Document Type

Honors Capstone Project

Date of Submission

Spring 5-1-2013

Capstone Advisor

Dr. Chris Kyle

Honors Reader

Dr. Alan Allport

Capstone Major

History

Capstone College

Arts and Science

Audio/Visual Component

no

Capstone Prize Winner

no

Won Capstone Funding

no

Honors Categories

Social Sciences

Subject Categories

European History | History | History of Religion | Political History

Abstract

This project looks at the Fifth Monarchy Men, a radical religious and political group in early modern England. Two quotes from the historian Bernard Capp formed the foundation for this project. The quotes both stated that the Fifth Monarchy Men’s millenarian ideology changed based on the hopes and fears of the common people. Two components made up my analysis of the topic. The first was to find out what were the hopes and fears of the common people. The case studies used for this piece involved Nehemiah Wallington and the townspeople of Dorchester. Even though they were the hotter sort of Protestant, there are limited records of common people from this time. From this, it was found that the common people had an interconnected mixture of spiritual and practical concerns. The cases came from the most religiously minded, yet even they were concerned with the spiritual when it was connected to practical or personal concerns.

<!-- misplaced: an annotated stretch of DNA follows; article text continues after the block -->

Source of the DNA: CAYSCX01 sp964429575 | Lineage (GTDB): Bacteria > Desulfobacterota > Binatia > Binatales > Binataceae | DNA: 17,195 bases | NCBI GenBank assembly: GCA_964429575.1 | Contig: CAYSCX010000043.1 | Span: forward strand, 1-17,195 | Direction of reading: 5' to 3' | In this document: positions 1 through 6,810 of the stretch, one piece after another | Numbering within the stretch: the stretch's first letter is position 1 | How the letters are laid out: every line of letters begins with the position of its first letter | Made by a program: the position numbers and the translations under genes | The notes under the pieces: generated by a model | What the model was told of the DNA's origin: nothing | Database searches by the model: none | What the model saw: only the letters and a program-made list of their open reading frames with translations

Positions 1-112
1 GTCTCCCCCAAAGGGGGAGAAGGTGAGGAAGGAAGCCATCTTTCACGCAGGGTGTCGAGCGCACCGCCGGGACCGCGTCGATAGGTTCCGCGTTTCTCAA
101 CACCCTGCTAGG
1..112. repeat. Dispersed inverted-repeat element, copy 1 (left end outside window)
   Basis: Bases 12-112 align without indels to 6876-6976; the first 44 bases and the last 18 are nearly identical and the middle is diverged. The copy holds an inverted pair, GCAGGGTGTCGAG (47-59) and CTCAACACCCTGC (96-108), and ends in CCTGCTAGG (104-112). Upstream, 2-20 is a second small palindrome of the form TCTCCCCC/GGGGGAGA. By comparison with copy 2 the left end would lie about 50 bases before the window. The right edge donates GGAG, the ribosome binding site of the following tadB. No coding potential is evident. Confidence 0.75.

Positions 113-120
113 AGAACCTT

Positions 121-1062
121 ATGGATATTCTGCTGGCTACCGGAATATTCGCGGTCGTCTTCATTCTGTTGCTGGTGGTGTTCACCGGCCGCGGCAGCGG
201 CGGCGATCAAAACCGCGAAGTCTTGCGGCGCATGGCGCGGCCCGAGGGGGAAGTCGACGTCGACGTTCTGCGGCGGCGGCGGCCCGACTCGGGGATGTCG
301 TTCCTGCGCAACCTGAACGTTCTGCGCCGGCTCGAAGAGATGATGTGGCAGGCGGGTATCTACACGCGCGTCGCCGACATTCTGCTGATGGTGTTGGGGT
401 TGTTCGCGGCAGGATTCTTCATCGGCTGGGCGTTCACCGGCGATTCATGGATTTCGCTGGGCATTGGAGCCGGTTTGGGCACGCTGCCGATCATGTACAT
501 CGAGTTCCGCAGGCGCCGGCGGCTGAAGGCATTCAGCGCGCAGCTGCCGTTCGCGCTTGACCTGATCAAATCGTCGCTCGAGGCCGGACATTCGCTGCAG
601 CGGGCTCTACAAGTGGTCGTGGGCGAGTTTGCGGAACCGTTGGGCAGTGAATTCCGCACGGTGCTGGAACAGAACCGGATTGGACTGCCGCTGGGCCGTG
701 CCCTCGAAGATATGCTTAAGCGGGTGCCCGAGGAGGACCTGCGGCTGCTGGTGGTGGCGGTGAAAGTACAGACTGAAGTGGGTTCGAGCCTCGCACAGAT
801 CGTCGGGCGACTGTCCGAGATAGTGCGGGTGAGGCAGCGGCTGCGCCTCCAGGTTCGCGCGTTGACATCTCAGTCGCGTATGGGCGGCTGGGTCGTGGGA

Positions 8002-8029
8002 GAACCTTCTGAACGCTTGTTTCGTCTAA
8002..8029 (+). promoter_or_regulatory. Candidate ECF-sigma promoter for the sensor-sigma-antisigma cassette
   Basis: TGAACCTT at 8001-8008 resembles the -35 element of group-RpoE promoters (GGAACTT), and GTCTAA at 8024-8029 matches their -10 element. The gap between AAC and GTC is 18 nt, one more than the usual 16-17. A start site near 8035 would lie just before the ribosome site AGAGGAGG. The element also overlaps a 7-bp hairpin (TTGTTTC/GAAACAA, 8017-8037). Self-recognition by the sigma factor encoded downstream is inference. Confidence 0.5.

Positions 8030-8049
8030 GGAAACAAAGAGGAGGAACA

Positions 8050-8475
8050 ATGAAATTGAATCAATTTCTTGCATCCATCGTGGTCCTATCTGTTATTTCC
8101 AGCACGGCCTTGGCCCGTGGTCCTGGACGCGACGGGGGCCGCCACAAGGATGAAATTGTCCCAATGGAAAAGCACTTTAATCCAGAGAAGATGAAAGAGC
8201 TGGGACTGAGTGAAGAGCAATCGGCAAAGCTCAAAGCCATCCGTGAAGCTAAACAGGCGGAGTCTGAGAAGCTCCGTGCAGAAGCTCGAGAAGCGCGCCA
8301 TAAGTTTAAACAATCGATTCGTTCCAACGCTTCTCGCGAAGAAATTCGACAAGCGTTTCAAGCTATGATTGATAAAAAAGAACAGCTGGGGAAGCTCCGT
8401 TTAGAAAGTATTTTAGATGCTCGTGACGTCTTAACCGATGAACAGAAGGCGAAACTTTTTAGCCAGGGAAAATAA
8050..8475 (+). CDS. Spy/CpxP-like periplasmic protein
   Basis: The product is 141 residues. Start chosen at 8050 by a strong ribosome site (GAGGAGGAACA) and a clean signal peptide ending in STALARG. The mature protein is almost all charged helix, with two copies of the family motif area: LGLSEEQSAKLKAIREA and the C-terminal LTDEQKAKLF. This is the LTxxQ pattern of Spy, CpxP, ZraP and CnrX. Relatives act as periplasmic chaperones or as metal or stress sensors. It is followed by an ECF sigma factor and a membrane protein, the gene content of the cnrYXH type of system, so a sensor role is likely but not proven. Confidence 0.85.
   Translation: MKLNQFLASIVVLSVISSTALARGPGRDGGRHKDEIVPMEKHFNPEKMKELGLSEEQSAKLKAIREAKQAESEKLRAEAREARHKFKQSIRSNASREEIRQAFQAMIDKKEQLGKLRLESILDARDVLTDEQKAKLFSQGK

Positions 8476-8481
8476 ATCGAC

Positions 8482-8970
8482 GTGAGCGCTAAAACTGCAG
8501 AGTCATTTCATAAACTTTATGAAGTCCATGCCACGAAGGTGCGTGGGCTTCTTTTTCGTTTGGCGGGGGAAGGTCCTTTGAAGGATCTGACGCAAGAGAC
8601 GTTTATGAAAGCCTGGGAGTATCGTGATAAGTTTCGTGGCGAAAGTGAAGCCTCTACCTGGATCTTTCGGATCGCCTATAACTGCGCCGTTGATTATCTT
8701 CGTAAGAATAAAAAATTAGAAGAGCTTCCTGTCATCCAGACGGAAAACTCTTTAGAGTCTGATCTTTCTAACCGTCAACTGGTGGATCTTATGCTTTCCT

The second component of the analysis was to examine the Fifth Monarchy Men’s millenarian ideology. This was done by using a combination of primary sources and text written by historians. For the primary sources, there were a number of tracts used. There was a more detailed discussion of tracts written by four leading members: Anna Trapnel, Mary Cary, Vavasor Powell, and Christopher Feake. There were a variety of topics discussed in these sources, with a few common themes. One can see that the Fifth Monarchists were most concerned with religious issues, not the practical or personal issues of most concern to common people. The secondary sources show that the group lacked centralized leadership and cohesion. Thus, changes that did occur happened to individual preachers, not to the movement as a whole. This showed that for the Fifth Monarchy Men, the changes that did occur to their ideology were due to political pressures and individual preacher's preferences, not the hopes and fears of the common people.

Creative Commons License

Creative Commons Attribution-Noncommercial-No Derivative Works 3.0 License
This work is licensed under a Creative Commons Attribution-Noncommercial-No Derivative Works 3.0 License.

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